Modern SCADA systems are more scalable and interoperable than their legacy counterparts due to the incorporation of more widely supported hardware and software as well as cloud computing. Furthermore, these systems tend to be supported by third-party vendors more readily.
Modern SCADA systems not only increase scalability and interoperability but also boost security and compliance by providing automated alerts for potentially hazardous changes in system operation. They offer a single dashboard where stakeholders can access and aggregate data for reporting and compliance needs.

Are SCADA Systems Vulnerable to Cyber Attacks?

Are SCADA Systems Vulnerable to Cyber Attacks?

Are Your Distributed Control Systems Secure?

DCS systems are employed in a range of industries, such as oil refineries, chemical plants, mining operations, cement kilns, and ore processing facilities. These plants run continuously and rely on reliable control systems that monitor multiple process conditions across long distances.
Decentralized Control System (DCS) security is of utmost importance, as cyber-attacks on these systems could have disastrous results, such as the release of hazardous materials or production stoppage. Thus, effective cybersecurity measures need to be implemented in these systems – including regular software updates, secure configurations, backup/disaster recovery plans, employee training programs, network segmentation techniques, and intrusion detection systems.
A distributed control system (DCS) is a network of programmable logic controllers (PLCs), field devices, and human-machine interfaces (HMIs) that monitors, controls, and analyses industrial processes. These systems are connected through a common communication bus, which enables them to exchange data with each other as well as with other controllers and components within the plant.
DCS systems are typically designed and developed by DCS vendors, who then sell them to end users. These vendors typically supply hardware and software as well as engineering, installation, commissioning, project management services, and support contracts.
Many DCS systems come pre-configured with fault-tolerant components such as backup controllers, application servers, and data storage, making them more resilient in case any component fails. This makes them ideal for mission-critical operations.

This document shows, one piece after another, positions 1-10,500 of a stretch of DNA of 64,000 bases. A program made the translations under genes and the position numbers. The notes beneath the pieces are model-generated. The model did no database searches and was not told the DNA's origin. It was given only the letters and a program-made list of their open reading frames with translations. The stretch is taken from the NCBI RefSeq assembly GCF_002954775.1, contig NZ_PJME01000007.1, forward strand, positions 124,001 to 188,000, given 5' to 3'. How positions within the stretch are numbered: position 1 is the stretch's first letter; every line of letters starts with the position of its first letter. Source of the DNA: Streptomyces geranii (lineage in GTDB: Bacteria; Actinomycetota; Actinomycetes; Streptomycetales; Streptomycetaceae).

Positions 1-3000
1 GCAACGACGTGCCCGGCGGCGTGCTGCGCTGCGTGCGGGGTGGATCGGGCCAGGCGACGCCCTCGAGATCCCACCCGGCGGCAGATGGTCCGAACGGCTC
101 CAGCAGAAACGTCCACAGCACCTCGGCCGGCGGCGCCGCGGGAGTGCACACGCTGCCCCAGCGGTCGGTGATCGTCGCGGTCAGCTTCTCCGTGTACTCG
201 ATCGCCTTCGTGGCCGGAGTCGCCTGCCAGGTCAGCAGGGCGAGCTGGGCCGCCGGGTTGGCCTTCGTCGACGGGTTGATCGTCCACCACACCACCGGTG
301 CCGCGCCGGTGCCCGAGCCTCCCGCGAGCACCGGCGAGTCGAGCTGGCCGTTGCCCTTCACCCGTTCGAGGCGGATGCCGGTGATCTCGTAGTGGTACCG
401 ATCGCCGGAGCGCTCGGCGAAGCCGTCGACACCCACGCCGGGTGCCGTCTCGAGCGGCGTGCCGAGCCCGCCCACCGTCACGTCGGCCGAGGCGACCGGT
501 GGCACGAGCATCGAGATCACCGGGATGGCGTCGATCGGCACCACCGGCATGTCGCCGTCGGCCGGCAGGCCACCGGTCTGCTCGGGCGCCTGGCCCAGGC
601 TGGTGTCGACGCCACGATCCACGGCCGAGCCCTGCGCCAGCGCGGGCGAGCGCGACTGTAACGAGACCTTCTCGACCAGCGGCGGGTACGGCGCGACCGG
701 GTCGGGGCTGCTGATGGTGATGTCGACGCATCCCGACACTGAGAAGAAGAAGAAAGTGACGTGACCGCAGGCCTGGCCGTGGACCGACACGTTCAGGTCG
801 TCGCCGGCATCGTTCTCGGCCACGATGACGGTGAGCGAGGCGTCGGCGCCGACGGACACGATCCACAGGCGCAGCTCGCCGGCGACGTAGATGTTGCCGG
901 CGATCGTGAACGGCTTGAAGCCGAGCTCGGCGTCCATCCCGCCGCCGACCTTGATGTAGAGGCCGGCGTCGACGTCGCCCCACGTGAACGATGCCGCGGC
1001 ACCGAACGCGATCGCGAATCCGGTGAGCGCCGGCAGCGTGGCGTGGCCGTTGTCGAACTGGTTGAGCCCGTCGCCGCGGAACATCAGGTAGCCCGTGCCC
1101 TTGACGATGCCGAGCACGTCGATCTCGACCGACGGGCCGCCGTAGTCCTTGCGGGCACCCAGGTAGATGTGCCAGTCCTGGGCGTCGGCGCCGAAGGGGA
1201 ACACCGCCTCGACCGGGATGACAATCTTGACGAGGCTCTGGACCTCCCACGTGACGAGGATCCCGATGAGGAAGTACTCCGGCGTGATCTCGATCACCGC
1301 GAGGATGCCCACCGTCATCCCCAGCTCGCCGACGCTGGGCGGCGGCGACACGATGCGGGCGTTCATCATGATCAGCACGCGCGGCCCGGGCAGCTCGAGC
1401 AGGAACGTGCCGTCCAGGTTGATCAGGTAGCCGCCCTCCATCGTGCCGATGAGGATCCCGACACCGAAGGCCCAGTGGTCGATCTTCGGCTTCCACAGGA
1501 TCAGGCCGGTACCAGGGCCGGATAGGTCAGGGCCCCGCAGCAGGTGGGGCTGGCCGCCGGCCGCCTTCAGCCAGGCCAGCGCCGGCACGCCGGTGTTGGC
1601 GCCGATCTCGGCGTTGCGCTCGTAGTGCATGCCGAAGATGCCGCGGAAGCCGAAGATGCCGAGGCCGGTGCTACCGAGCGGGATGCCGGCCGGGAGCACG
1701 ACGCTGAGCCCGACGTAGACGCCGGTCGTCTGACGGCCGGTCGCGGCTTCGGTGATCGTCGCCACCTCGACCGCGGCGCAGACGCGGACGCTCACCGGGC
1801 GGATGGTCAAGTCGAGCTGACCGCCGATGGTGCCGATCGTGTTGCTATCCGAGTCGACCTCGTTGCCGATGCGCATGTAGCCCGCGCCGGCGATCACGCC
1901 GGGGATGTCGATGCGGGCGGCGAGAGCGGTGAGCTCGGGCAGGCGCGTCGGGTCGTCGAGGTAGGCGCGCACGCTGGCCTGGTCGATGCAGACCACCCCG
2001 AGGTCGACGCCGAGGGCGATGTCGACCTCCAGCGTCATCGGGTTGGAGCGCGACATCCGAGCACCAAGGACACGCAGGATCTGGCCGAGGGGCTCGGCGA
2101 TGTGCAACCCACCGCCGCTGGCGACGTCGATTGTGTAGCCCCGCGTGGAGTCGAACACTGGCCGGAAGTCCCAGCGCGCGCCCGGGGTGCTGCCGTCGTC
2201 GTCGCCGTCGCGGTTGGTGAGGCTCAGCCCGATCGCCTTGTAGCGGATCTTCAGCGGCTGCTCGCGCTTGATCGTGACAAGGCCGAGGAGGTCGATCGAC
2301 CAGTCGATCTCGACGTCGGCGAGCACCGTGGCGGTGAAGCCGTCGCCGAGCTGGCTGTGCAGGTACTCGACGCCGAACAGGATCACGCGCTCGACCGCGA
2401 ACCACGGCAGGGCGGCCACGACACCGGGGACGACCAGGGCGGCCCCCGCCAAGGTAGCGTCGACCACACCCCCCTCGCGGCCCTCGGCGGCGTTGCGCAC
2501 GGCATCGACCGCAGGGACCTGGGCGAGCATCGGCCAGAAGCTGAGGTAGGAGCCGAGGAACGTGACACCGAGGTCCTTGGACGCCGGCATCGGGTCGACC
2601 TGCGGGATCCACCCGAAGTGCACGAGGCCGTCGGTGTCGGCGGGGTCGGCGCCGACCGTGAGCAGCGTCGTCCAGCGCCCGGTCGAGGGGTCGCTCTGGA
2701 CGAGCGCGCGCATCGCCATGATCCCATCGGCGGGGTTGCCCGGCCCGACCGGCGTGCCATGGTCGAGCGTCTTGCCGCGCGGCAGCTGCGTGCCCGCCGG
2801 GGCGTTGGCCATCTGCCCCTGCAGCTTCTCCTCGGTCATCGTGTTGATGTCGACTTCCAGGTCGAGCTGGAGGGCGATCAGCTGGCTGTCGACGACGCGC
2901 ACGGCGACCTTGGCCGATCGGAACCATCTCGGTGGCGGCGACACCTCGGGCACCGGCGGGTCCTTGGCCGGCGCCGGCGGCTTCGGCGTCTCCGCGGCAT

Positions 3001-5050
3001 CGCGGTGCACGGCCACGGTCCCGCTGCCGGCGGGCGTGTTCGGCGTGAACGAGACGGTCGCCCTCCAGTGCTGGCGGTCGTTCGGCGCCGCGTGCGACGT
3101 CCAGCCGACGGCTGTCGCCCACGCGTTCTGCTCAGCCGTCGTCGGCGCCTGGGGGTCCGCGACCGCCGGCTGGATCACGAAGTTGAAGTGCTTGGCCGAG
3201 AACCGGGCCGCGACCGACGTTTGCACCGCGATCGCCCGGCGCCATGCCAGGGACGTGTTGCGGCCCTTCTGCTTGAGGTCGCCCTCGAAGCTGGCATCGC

Though this configuration comes at an extra cost, most end users recognize its benefit in terms of increased production capacity in case one or more controllers or components malfunction. With redundancy built-in, customers don’t have to worry about an entire production line being shut down if one component fails.
Many DCS systems are also equipped with redundant processors that perform self-checks to guarantee the availability of spare components in case a failure occurs. This redundancy helps safeguard against potential losses of valuable products and boosts plant resiliency.
NAMUR, a global consortium of process industry end users, has developed an open architecture model for DCS systems that isolates core control and automation functions from less crucial monitoring and optimization tasks. This way, less critical information can be stored separately and readily accessible to the user.

Are Your Distributed Control Systems Secure?

Are Your Distributed Control Systems Secure?

Can Human Machine Interfaces Enhance Cybersecurity?

HMI systems are visual user interfaces that let people interact with machines and computers. They’re essential components of industrial automation, enabling real-time machine control and data acquisition.
HMIs have become more commonplace in everyday life, particularly in the automotive and consumer product industries. You can use them to control your car’s engine, steering, lights, and air conditioning; they’re even found at gas station pumps and self-checkout kiosks.
When it comes to cybersecurity, HMIs are prime targets for hackers who could break in and access sensitive information like passwords and banking details. That’s why it is so essential to protect your HMI systems and safeguard your data.
Protecting your HMI requires using a reliable, high-quality monitor designed specifically for the machine it’s monitoring. It should be able to withstand harsh operating conditions, have an easy-to-clean surface, and contain antimicrobial materials.
A well-designed HMI will also be able to show clear and precise indicators that indicate whether the machine is running efficiently. This will enable you to detect issues sooner and make decisions with greater speed.
HMI systems come in two primary forms: standalone and embedded. The former runs on a modern PC or laptop and can be utilized for many different applications.
The latter is an industrial-grade computer designed for local touch panel support. It contains a microprocessor and can be programmed using engineering software.
Furthermore, many industrial HMIs come equipped with security features like password-protected user access and alarms/notifications to notify operators of changing or unexpected conditions. This enables factory owners to act swiftly and protect their operations’ productivity as well as safety.
HMIs can be a potential target for hackers, but they also serve as an invaluable asset in terms of company cybersecurity. HMIs provide detailed insights into machine behavior and enable users to respond in real time, which reduces labor costs and enhances operations.

Can Human Machine Interfaces Enhance Cybersecurity?

Can Human Machine Interfaces Enhance Cybersecurity?